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Sunday, September 09, 2007

Adoption Q & A # 26 (Family resource plan)

This following question and answers were reprinted from another list serve called "Ichild" which is serving as a virtual India adoption platform.

What are some things that came up that you were not expecting and how did you deal with hem? What was it like to bring a toddler into your home? How was the adjustment time?

Author # 1: Bringing a toddler into your home is an adventure!!! Here's a child whose never lived in a household, has no English skills, but can run and climb and knows what s/he wants--even if you don't!!I would strongly recommend reading as much on attachment as you can. Toddler Adoption: The Weaver's Craft is a valuable read, as is Deborah Gray's Attaching in Adoption. There are a few websites--attachchina, I believe, that are really good too.

Be prepared for grieving, tantrums, sleep issues, food issues, etc.,etc. Also, please try to put yourself in the shoes of your newly-home toddler. This child must feel Kidnapped. Everything s/he has known has been ripped away. Nothing looks the same, smells the same, tastes the same...And a toddler doesn't have the brain development/language development to understand what has happened to him/her.They need a lot of TLC and a lot of grace. Also remember, this stage isn't forever. Most folks realize at around 3 mos. home that things are much calmer, then at 6 mos. realize that things are much calmer than they were at 3 mos., etc., etc.

Author # 2: Dental work. A 3 yr old can arrive in your home with a mouthful of bad teeth that all need to be repaired, and dental insurance pays only a small fraction of what the repair costs. Don't be surprised to find yourself forking out $5000 in cash for dental work for a newly adopted3 yr old. I thought that a 3 yr old with bad teeth, well the bad teeth would fall out in another year or two anyway, so why worry about it? Except that the decay can actually start to rot the underlying adult teeth.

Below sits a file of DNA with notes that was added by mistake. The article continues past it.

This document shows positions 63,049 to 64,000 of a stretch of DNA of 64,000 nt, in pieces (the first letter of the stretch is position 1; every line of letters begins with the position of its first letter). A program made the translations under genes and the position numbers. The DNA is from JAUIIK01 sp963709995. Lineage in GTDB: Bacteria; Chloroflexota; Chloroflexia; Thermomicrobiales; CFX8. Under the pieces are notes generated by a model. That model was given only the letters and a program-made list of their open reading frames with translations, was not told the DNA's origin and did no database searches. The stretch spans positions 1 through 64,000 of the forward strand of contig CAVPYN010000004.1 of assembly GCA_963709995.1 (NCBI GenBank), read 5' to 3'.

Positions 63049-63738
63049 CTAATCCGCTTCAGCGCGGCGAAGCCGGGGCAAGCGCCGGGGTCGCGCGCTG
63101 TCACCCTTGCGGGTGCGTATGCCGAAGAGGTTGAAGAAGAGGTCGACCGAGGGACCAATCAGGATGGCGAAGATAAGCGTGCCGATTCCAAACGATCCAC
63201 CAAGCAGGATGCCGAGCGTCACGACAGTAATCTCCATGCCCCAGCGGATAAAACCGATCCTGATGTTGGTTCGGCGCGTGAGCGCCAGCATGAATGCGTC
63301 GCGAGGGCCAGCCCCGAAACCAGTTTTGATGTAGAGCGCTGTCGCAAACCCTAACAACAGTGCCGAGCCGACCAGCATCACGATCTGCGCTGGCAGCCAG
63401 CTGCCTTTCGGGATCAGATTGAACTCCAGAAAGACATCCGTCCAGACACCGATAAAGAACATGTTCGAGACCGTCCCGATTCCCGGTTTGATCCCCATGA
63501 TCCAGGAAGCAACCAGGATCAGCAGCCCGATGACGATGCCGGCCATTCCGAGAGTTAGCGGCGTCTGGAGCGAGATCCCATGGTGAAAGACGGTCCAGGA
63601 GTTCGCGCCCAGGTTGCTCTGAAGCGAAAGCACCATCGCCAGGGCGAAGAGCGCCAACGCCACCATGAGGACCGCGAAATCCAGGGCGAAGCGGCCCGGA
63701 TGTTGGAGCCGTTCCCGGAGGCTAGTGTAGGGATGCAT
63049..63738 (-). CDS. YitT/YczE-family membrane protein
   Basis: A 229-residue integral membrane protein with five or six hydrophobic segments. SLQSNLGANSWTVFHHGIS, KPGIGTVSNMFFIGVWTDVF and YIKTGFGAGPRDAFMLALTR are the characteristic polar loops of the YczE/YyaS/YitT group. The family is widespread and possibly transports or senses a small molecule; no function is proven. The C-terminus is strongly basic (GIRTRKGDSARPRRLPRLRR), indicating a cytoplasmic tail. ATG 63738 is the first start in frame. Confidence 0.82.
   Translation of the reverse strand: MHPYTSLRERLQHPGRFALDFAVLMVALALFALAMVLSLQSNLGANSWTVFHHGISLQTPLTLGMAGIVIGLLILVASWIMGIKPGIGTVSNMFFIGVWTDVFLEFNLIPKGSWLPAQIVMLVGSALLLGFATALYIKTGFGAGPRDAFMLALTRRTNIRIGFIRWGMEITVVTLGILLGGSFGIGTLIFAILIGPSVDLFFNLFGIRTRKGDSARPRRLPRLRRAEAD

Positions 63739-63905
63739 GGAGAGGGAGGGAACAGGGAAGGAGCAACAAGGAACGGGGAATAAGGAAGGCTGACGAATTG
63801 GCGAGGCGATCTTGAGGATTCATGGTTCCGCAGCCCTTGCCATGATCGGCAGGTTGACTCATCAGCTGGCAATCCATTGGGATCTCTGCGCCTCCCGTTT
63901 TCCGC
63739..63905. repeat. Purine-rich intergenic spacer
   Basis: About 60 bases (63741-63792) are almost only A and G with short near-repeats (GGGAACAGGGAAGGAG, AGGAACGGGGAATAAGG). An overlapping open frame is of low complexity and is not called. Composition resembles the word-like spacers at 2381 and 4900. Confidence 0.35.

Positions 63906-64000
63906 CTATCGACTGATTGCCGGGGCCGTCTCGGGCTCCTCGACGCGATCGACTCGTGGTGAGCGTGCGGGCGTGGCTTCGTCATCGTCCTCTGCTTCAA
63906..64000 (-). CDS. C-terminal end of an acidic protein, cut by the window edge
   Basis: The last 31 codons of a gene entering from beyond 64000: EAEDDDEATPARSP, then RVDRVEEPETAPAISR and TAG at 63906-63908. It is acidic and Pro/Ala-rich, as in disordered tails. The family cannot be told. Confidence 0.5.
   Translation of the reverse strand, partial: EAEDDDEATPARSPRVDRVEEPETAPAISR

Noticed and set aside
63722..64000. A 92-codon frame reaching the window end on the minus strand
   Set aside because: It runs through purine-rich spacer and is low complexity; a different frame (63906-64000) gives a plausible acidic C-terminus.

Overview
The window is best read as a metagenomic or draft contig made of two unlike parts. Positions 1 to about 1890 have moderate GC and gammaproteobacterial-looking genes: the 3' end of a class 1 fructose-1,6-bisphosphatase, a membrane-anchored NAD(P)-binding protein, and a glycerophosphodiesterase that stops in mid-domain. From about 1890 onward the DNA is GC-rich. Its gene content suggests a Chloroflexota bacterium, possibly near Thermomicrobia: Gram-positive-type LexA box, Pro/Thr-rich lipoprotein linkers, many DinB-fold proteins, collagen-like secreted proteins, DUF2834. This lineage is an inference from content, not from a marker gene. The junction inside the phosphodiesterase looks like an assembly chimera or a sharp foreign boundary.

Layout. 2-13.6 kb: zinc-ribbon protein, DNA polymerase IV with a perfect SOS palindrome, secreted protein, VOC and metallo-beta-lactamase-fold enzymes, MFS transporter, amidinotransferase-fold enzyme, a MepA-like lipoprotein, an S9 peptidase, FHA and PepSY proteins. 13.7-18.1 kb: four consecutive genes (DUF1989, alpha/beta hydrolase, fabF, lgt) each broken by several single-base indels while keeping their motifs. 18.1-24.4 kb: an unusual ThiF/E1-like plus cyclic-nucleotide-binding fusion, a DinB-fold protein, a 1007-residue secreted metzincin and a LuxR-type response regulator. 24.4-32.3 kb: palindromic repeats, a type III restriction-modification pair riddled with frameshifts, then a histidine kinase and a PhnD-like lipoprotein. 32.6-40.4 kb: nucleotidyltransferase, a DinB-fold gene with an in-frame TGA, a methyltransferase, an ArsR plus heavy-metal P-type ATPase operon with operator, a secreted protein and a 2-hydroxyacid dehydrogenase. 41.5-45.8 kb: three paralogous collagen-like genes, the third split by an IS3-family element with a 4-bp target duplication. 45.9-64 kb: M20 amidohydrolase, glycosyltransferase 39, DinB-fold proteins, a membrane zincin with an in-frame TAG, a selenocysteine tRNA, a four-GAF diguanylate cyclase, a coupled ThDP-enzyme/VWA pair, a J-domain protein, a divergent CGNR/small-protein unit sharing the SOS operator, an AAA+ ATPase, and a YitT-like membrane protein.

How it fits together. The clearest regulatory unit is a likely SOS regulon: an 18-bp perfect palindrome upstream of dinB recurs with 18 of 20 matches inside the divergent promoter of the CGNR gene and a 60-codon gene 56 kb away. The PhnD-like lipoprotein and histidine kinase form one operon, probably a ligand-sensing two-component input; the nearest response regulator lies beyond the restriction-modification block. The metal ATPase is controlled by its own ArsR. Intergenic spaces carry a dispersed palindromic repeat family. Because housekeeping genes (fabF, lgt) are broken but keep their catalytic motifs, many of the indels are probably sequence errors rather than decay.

Author # 3: My daughter, who started second grade on Tuesday, came to me at 20 months. We are remarkably okay given all the things I did less than well and sometimes downright wrongly at the beginning, the number of realities it took us months and years to figure out (intestinal infection, food allergies and AD/HD) and the many ways in which I am not the saint I remember my own mother being.

I believe that if you have no regrets than you haven't really lived. Here's my list of things I would have done differently at the start with my daughter:

I would have been more open to letting my daughter sleep in my bed or at least my bedroom sooner. I spent a long time fighting it which could have been spent sleeping. Of course, we are now trying to get her out of our bed, but still I regret more the time I wasted torturing her and me by resisting letting her sleep with me.

I would take better care of myself and ask people for help more often. I was single and working and needed more sleep than I got for the first 2 years of parenthood. As silly as it would have seemed, asking my sister, my boyfriend (now husband) or a friend to take my daughter for a few hours every now and then so that I could take a nap would have been a smart thing to do.

Find a local adoption support group. I didn't do this and wish I had. Moms need other moms to talk with, and other adoptive moms can help you deal with, or at least wallow along with you in, the "is it an adoption issue or something else?" game. It takes a village to keep a mother sane.

I would have encouraged my daughter to take a bottle from me. Despite everything I'd read about attachment, bottle-feeding seemed silly to me at the time because she was so skilled with a cup. Now that I've had the experience of nursing my son (2 years old tomorrow!), I understand what she missed out on. I couldn't have compensated completely, but bottle-feeding would have been the next best thing and would have been a source of bonding and comfort for us both. It probably would have taken some patience and persistence to get her to go for it in the beginning, but I do so wish that I had made the attempt.